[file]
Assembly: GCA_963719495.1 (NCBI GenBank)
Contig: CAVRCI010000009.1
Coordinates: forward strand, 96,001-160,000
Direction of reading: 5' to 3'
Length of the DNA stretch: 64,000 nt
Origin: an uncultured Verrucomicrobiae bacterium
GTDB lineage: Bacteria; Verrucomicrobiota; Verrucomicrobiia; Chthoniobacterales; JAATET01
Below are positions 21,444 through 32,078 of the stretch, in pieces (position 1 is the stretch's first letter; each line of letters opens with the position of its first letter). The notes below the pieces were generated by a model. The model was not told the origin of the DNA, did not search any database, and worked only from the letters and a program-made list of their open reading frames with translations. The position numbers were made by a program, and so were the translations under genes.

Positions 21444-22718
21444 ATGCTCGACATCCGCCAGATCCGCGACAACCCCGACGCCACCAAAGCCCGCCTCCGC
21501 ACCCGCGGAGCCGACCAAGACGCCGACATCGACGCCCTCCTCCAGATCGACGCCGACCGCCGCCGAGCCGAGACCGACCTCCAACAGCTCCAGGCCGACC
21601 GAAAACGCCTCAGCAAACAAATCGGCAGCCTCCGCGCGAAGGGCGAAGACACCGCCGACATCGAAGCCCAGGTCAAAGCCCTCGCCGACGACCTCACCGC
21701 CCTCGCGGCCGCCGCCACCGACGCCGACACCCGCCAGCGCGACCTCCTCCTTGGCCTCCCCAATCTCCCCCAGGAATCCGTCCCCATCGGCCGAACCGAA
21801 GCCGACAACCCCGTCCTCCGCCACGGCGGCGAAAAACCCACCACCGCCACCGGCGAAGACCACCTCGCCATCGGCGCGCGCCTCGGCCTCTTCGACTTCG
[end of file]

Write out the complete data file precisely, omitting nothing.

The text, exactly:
Assembly: GCA_963719495.1 (NCBI GenBank)
Contig: CAVRCI010000009.1
Coordinates: forward strand, 96,001-160,000
Direction of reading: 5' to 3'
Length of the DNA stretch: 64,000 nt
Origin: an uncultured Verrucomicrobiae bacterium
GTDB lineage: Bacteria; Verrucomicrobiota; Verrucomicrobiia; Chthoniobacterales; JAATET01
Below are positions 21,444 through 32,078 of the stretch, in pieces (position 1 is the stretch's first letter; each line of letters opens with the position of its first letter). The notes below the pieces were generated by a model. The model was not told the origin of the DNA, did not search any database, and worked only from the letters and a program-made list of their open reading frames with translations. The position numbers were made by a program, and so were the translations under genes.

Positions 21444-22718
21444 ATGCTCGACATCCGCCAGATCCGCGACAACCCCGACGCCACCAAAGCCCGCCTCCGC
21501 ACCCGCGGAGCCGACCAAGACGCCGACATCGACGCCCTCCTCCAGATCGACGCCGACCGCCGCCGAGCCGAGACCGACCTCCAACAGCTCCAGGCCGACC
21601 GAAAACGCCTCAGCAAACAAATCGGCAGCCTCCGCGCGAAGGGCGAAGACACCGCCGACATCGAAGCCCAGGTCAAAGCCCTCGCCGACGACCTCACCGC
21701 CCTCGCGGCCGCCGCCACCGACGCCGACACCCGCCAGCGCGACCTCCTCCTTGGCCTCCCCAATCTCCCCCAGGAATCCGTCCCCATCGGCCGAACCGAA
21801 GCCGACAACCCCGTCCTCCGCCACGGCGGCGAAAAACCCACCACCGCCACCGGCGAAGACCACCTCGCCATCGGCGCGCGCCTCGGCCTCTTCGACTTCG